Here’s one way high mortgage rates are benefiting homeowners

High interest rates are making tax returns more complicated for many new homeowners — but in a good way.

The mortgage interest deduction — a lucrative homeowners’ tax benefit taken on itemized returns — was limited by the Tax Cuts and Jobs Act (TCJA) in 2017, severely curtailing the number of households that can write off the interest they pay on their home loan.

But today’s high interest rates are tipping the calculation back in favor of claiming this largely forgotten benefit, providing some relief to beleaguered homebuyers.

Read more: Mortgage interest deduction: How it works and when it makes sense

High home prices, low inventory, and expensive mortgage rates have combined to create one of the most punishing housing markets in decades. This unexpected tax boon gives new buyers something to look forward to during filing season.

“The benefit of the itemized deduction definitely comes back into the picture,” Nicole Han, a Realtor based in Los Angeles and former accountant at Ernst & Young’s real estate tax practice, told Yahoo Finance. “It gives [homebuyers] a little bit of peace of mind knowing that when they make their mortgage payments, a big portion of the mortgage payments is going to the home’s equity and that interest can be deducted.”

How high rates can help with housing affordability

President Trump’s signature tax law significantly changed federal tax treatment of homeownership.

First, it reduced the amount of eligible principal to $750,000 from $1,000,000. This change impacted more high-value properties as their owners lost the interest deduction on $250,000 of principal balances.

Second, the law increased the standard deduction from $12,700 to $24,000. This meant far fewer homeowners benefited from itemizing their taxes partly because their low-interest mortgages had less interest to write off. Today only 13.7% of filers claim the mortgage interest deduction.

But then interest rates started spiraling, reaching a high of nearly 8% in October.

Consider the difference between 2021 and now. Three years ago, the average rate on a 30-year fixed mortgage dipped to around 3%, meaning the maximum amount of mortgage interest that a taxpayer could deduct in year one on a $500,000 loan was around $15,000 — far below the standard deduction of $25,100 for joint filers in 2021. Even if those taxpayers took a $10,000 maximum state and local tax deduction, it still wasn’t enough to justify itemizing.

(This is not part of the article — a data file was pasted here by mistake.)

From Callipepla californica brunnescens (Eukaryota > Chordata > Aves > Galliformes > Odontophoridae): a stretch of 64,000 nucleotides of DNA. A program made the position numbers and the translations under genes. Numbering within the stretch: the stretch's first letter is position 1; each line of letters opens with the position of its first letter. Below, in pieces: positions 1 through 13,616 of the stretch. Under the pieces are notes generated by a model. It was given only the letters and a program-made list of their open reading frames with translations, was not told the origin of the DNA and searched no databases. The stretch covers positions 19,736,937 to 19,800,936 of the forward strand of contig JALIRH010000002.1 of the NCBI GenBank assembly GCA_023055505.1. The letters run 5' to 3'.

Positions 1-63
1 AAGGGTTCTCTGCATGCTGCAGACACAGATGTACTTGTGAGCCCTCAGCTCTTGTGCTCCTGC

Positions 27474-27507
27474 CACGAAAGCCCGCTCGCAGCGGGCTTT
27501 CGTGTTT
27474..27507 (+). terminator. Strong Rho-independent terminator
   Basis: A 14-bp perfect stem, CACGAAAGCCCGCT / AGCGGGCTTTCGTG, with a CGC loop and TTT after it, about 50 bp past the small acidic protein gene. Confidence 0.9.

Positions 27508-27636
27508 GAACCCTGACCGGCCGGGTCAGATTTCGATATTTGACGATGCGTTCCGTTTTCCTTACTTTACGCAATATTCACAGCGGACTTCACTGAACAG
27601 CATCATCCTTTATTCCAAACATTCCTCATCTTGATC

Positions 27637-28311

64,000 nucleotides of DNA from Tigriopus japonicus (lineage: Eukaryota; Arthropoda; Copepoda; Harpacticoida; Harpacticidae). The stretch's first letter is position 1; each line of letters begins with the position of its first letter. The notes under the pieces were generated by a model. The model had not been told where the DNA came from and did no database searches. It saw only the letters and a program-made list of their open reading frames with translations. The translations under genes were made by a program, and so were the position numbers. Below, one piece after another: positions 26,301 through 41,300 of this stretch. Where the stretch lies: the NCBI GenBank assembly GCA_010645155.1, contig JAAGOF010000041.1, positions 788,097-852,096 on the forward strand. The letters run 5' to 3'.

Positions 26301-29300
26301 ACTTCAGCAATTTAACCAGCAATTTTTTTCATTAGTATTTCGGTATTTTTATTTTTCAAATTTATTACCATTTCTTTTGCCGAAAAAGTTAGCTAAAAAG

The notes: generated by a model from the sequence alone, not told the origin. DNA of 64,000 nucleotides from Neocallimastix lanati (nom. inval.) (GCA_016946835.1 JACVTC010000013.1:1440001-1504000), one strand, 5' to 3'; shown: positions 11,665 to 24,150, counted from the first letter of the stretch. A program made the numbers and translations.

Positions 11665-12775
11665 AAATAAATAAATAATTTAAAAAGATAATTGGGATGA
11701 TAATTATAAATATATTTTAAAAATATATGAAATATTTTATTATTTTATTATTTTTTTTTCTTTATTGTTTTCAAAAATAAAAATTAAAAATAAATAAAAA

Now, using a current rate of 7.14%, the same loan balance generates mortgage interest of nearly $36,000 in year one. The standard deduction was adjusted up to $27,700 for 2023 taxes, meaning recent homebuyers pass the threshold for itemizing with just their mortgage interest expenses — even before adding other itemized deductions.

Read more: Mortgage rates hover around 7% — is this a good time to buy a house?

It’s a rare silver lining for buyers.

“Might as well lock in with a high interest rate, get the house, and get those itemized deductions for that year because they already put so much down payment, so anything helps,” Han said. This change also hit high-value properties as many homeowners pay more than $10,000 in annual real estate taxes.

On average, homeowners received tax breaks of around $250 in 2018 and 2019, a drop from nearly $750 pre-TCJA, according to a report titled Heterogeneous Costs of Homeownership by the National Bureau of Economic Research. And those effects were not evenly spread: Researchers estimated that Democrat-voting areas, such as high-tax coastal states, lost $600 per household in annual tax benefits while Republican-voting areas lost $340 per household.

“A lot of the states with larger income tax obligations like California, New York, New Jersey, they’re feeling the hit,” said University of Miami accounting associate professor Diana Falsetta.

Homeowners received tax breaks of around $250 in 2018 and 2019, a drop from nearly $750 pre-TCJA. Homeowners received tax breaks of around $250 in 2018 and 2019, a drop from nearly $750 pre-TCJA.

Homeowners received tax breaks of around $250 in 2018 and 2019, a drop from nearly $750 pre-TCJA. (Michael Godek via Getty Images)

How to determine if you benefit

New homeowners with high borrowing rates can quickly determine if they can take advantage of the shift in tax outcomes — which may well apply to taxpayers beyond those in traditionally expensive cities.

New US buyers purchasing a median-price home for $402,343 would pay nearly $23,000 in mortgage interest the first year at current rates. That deduction, coupled with deductions for property taxes and state income tax up to $10,000, medical expenses, and charitable donations, could fairly easily surpass the threshold for the standard deduction.

In general, purchases with a lower down payment, higher loan balance, or higher interest rates enhance the tax benefit.

“I highly encourage (owners) to take advantage of that higher interest rate,” Han said. “It seems scary at first, but it’s worth it.”

Rebecca Chen is a reporter for Yahoo Finance and previously worked as an investment tax certified public accountant (CPA).

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